Applied Microbiology and Biotechnology, Vol.105, No.14-15, 6087-6102, 2021
Indigoidine biosynthesis triggered by the heavy metal-responsive transcription regulator: a visual whole-cell biosensor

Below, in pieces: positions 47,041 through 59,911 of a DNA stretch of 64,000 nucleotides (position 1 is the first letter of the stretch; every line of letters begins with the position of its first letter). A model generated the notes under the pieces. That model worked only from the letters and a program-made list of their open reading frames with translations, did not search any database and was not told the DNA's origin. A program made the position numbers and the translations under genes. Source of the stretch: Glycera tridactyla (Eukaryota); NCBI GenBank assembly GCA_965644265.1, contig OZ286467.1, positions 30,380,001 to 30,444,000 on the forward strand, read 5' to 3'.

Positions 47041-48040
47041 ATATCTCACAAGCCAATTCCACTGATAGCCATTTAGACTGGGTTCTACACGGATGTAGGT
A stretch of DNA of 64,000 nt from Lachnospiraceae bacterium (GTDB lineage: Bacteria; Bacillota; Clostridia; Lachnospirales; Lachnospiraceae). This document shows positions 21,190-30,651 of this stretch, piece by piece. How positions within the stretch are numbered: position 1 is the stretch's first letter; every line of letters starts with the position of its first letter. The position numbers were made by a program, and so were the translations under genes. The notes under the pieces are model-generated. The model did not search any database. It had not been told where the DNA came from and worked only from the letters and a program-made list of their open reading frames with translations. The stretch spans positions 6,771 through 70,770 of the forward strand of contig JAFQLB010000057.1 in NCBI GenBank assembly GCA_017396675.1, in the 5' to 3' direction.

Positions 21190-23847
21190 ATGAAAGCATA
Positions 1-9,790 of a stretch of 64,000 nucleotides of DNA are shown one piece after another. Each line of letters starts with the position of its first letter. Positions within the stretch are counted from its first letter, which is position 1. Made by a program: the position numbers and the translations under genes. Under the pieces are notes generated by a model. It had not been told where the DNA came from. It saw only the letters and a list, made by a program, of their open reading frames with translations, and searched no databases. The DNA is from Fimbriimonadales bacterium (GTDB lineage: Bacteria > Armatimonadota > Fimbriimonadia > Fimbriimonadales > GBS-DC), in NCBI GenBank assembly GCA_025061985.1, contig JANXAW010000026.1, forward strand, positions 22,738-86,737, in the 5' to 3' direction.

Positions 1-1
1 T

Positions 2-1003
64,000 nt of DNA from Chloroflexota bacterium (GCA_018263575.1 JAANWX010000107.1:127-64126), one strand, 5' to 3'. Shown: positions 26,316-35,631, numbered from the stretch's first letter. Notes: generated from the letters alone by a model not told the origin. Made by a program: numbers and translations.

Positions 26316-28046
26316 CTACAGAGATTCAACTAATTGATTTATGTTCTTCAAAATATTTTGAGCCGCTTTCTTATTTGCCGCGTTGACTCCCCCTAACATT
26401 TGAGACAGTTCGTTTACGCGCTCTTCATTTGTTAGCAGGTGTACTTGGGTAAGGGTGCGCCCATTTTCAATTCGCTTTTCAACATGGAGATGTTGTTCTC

During the last few decades, whole-cell biosensors have attracted increasing attention for their enormous potential in monitoring bioavailable heavy metal contaminations in the ecosystem. Visual and measurable output signals by employing natural pigments have been demonstrated to offer another potential choice to indicate the existence of bioavailable heavy metals in recent years. The biosynthesis of the blue pigment indigoidine has been achieved in E. coli following heterologous expression of both BpsA (a single-module non-ribosomal peptide synthetase) and PcpS (a PPTase to activate apo-BpsA). Moreover, we demonstrated herein the development of the indigoidine-based whole-cell biosensors to detect bioavailable Hg(II) and Pb(II) in water samples by employing metal-responsive transcriptional regulator MerR and PbrR as the sensory elements, and the indigoidine biosynthesis gene cluster as a reporter element. The resulting indigoidine-based biosensors presented a good selectivity and high sensitivity to target metal ions. High concentration of target metal exposure could be clearly recognized by the naked eye due to the color change by the secretion of indigoidine, and quantified by measuring the absorbance of the culture supernatants at 600 nm. Dose-response relationships existed between the exposure concentrations of target heavy metals and the production of indigoidine. Although fairly good linear relationships were obtained in a relatively limited concentration range of the concentrations of heavy metal ions, these findings suggest that genetically controlled indigoidine biosynthesis triggered by the MerR family transcriptional regulator can enable a sensitive, visual, and qualitative whole-cell biosensor for bioindicating the presence of bioaccessible heavy metal in environmental water samples.